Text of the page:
Posted on March 10, 2009 @ 07:52:00 AM by Paul Meagher
It is difficult to stay on top of solar technology without making a dedicated effort to follow developments in the field. I can't claim to be doing so, however, I did learn a couple of new things about solar as a result of reading the "Physics for Future Presidents" book which I mentioned in a previous blog.
One improvement concerns the increasing efficiency of photovoltaics. One of the primary technical improvements is to use different layers to convert light of different "colors". This allows photovoltaics to efficiently convert light into energy for the full spectrum of wavelengths associated with light energy. The efficiency for this technology is at around 40-41% with companies duking it out for the record with incremental improvements to this basic advance.
This technology is not cheap so there is a question as to whether it would ever be economically viable to produce in large quantities. This brings us to our second idea, which is to concentrate light onto these highly efficient light energy converters. While the cost-per-square-foot of these improved photovoltaics might be high, if we can concentrate light from a broad area onto these photovoltaics, and these concentrators are cheap and effective, then the cost-per-watt of power comes down significantly.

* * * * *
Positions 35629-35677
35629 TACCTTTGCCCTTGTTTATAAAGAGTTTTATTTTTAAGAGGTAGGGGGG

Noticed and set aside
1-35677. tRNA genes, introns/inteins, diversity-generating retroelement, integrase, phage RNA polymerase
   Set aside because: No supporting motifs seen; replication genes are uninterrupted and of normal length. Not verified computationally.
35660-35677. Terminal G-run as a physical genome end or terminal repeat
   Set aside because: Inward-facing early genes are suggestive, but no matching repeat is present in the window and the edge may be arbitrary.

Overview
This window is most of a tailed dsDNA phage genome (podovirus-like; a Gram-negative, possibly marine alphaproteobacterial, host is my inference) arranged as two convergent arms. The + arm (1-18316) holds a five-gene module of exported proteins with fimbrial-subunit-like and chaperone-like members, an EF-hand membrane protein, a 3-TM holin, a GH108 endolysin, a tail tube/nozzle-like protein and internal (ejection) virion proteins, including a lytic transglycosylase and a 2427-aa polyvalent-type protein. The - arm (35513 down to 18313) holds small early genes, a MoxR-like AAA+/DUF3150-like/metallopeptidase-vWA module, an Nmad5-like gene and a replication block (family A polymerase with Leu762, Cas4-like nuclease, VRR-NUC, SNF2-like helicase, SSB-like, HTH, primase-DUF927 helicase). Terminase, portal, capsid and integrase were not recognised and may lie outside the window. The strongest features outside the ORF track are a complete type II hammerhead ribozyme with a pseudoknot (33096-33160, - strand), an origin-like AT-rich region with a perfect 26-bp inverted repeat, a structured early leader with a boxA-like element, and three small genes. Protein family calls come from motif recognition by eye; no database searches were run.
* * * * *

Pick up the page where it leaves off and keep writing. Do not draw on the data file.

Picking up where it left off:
The research area combining highly efficient photo-voltaics and concentrator technology is called Solar Concentrator Technology and is a technology that I hope to learn more about in the future now that I am aware of it.
Solar Concentrator Technology is only one of the new developments in the solar industry; there are also announcements coming out about solar technology breaking the $1 dollar per watt threshold and what this means for the industry.